Gaddafi Forces 311 (R).
(photo credit: REUTERS)
PARIS - France and Britain called on Monday for supporters of Libyan leader Muammar Gaddafi to drop him before it was "too late" and asked Libyans opposing him to join a political process to pave the way for his departure.
"Gaddafi must go immediately," President Nicolas Sarkozy and Prime Minister David Cameron said in a joint declaration.
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"We call on all his supporters to drop him before it is too late," they said, adding anybody against him should join a process for political transition.
Foreign ministers from coalition countries taking part in the
UN-mandated operation in Libya will meet in London on Tuesday to discuss
political strategies to help bring an end to Gaddafi's rule.
"We underline the fact that we do not envisage any military occupation
of Libya," the statement said. "We reaffirm our firm commitment to
sovereignty, independence, territorial integrity and national unity of
The joint statement repeated France and Britain's position that Gaddafi
should stand down immediately, as his government has lost legitimacy,
and it said the talks in London would be key to launching a long-term
political solution for the North African oil producing nation.
It urged the Libyan National Council opposition group to open a national
dialogue aimed at starting a transition towards constitutional reform
and free and regular elections.
"We call on all Libyans who believe Gaddafi will lead Libya to ruin to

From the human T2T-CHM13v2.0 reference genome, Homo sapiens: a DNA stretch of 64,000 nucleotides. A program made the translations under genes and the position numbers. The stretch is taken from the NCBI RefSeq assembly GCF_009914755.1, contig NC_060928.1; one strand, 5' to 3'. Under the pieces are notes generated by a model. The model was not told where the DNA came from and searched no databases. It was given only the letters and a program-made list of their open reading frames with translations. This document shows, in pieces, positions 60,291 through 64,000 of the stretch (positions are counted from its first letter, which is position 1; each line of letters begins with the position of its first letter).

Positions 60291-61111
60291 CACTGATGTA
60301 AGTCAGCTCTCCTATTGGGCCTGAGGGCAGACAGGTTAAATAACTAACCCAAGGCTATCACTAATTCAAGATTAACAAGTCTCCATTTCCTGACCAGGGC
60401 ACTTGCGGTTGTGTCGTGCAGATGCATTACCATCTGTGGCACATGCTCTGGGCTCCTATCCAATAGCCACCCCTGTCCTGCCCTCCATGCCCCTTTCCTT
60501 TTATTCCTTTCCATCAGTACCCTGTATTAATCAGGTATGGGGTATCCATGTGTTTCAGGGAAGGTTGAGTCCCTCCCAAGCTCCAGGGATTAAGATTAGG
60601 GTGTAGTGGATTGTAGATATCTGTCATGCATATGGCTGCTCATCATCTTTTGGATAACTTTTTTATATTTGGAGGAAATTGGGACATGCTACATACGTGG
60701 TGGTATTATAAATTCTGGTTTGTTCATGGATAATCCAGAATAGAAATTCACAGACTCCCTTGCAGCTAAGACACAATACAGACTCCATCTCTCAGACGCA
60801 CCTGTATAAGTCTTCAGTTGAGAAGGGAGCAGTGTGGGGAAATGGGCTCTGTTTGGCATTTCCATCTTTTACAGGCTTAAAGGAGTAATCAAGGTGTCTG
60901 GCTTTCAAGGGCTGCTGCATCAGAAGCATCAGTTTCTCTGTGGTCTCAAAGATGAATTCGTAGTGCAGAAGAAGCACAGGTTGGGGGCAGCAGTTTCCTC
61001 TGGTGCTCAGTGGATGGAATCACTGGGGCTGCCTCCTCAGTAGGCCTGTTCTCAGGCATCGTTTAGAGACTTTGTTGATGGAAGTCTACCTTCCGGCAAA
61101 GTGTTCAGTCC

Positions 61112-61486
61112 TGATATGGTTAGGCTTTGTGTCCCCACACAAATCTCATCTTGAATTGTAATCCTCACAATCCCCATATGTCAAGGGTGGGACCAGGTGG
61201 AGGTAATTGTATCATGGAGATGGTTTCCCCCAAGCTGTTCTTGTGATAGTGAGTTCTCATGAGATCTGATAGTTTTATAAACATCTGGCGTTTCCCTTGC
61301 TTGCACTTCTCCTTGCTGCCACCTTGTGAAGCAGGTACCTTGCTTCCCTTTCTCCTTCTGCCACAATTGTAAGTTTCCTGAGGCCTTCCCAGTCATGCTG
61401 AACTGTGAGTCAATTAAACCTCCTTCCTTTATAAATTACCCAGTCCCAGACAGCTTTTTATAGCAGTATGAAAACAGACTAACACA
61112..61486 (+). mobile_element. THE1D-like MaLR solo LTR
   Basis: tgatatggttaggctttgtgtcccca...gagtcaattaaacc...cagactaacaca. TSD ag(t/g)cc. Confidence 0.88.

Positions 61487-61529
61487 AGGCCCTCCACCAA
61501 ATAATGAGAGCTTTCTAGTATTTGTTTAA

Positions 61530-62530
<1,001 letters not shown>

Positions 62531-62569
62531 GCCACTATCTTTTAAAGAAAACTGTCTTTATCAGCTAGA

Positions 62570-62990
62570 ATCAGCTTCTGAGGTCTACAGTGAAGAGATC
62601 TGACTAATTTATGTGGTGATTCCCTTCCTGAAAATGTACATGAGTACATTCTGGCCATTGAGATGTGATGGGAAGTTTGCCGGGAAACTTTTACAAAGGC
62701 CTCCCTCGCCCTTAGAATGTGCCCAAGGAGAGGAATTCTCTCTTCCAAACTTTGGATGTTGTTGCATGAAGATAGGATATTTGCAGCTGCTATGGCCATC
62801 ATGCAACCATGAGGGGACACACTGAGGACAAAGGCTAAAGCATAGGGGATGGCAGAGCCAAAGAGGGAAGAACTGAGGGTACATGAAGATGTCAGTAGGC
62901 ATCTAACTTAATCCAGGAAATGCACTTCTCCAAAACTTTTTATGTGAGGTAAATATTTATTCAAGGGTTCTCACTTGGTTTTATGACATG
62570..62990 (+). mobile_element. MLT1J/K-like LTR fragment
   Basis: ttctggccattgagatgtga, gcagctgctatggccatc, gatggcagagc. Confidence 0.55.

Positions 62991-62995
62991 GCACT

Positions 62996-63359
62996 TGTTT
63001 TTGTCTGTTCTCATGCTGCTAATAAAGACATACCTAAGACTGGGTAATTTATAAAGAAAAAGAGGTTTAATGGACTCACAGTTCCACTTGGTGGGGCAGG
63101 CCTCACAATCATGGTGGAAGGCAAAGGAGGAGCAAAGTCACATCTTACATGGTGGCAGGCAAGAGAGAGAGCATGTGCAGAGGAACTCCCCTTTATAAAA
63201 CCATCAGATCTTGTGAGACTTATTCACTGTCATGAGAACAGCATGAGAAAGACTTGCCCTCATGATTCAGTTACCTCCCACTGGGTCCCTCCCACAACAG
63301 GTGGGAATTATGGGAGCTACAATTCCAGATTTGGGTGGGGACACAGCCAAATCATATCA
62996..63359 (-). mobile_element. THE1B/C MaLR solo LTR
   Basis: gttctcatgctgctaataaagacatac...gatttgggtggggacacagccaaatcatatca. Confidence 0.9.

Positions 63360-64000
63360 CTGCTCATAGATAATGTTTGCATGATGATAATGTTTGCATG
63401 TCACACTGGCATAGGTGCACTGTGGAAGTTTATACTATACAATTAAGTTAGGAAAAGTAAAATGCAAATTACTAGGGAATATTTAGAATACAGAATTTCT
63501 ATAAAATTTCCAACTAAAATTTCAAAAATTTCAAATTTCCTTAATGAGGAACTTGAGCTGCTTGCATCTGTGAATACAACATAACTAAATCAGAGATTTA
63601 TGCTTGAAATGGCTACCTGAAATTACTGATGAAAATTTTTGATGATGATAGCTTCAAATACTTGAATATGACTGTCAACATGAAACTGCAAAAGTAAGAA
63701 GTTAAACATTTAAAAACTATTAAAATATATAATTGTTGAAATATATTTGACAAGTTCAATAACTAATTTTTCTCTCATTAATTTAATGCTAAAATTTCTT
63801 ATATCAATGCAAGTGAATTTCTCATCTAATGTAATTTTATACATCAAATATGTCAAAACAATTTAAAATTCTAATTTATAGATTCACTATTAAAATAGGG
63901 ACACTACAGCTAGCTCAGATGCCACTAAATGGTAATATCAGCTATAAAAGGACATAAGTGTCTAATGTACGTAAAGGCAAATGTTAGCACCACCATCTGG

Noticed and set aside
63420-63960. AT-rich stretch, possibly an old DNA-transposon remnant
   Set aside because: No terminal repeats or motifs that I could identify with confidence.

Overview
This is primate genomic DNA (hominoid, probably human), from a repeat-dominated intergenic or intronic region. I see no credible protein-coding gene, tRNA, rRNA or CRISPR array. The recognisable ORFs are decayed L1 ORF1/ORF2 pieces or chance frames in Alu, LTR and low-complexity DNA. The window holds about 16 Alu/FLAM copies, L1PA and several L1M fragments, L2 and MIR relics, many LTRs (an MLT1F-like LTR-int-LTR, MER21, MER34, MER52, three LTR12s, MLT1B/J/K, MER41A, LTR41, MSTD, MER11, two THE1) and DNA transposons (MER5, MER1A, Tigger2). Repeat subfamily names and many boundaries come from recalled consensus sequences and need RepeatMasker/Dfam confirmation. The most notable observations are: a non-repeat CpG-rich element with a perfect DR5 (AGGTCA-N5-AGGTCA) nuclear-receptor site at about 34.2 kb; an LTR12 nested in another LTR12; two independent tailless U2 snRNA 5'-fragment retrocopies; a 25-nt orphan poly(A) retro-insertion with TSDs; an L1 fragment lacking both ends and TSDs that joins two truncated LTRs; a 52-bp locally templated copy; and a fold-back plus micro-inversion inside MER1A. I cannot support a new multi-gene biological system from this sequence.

mobilize immediately to create a transition process," the statement
Meanwhile, fighting continued as Libyan rebels fired mortars and rounds
from heavy machine guns in sporadic clashes Gaddafi's forces as they
advanced westwards along the coast on Monday.
Aided by Western-led air strikes against Gaddafi's loyalists, the rebels
took the town of Nawfaliyah and moved towards the Libyan leader's
hometown of Sirte.
Just west of sandy, barren Nawfaliyah, bursts of sustained machine gun
fire and the whoosh of several rockets could be heard, and plumes of
black smoke rose ahead.
"Our guns are trying to get the Gaddafi people," said Faisal Bozgaia,
28, a hospital worker turned rebel fighter. "Those are from our guns,"
he told Reuters, pointing to the smoke columns.
Rebels said occasional ambushes by Gaddafi forces had pushed them back but that they later regained their positions.
"We were fighting here with Gaddafi forces. We are advancing one, two
kilometers at a time," rebel Khalif Ali, 22, said in the town of
Harawah, west of Nawfaliyah.
Contradicting a previous claim to have captured Sirte, a rebel spokesman
in the insurgent stronghold of Benghazi said rebels were planning to
enter the town Tuesday or Wednesday.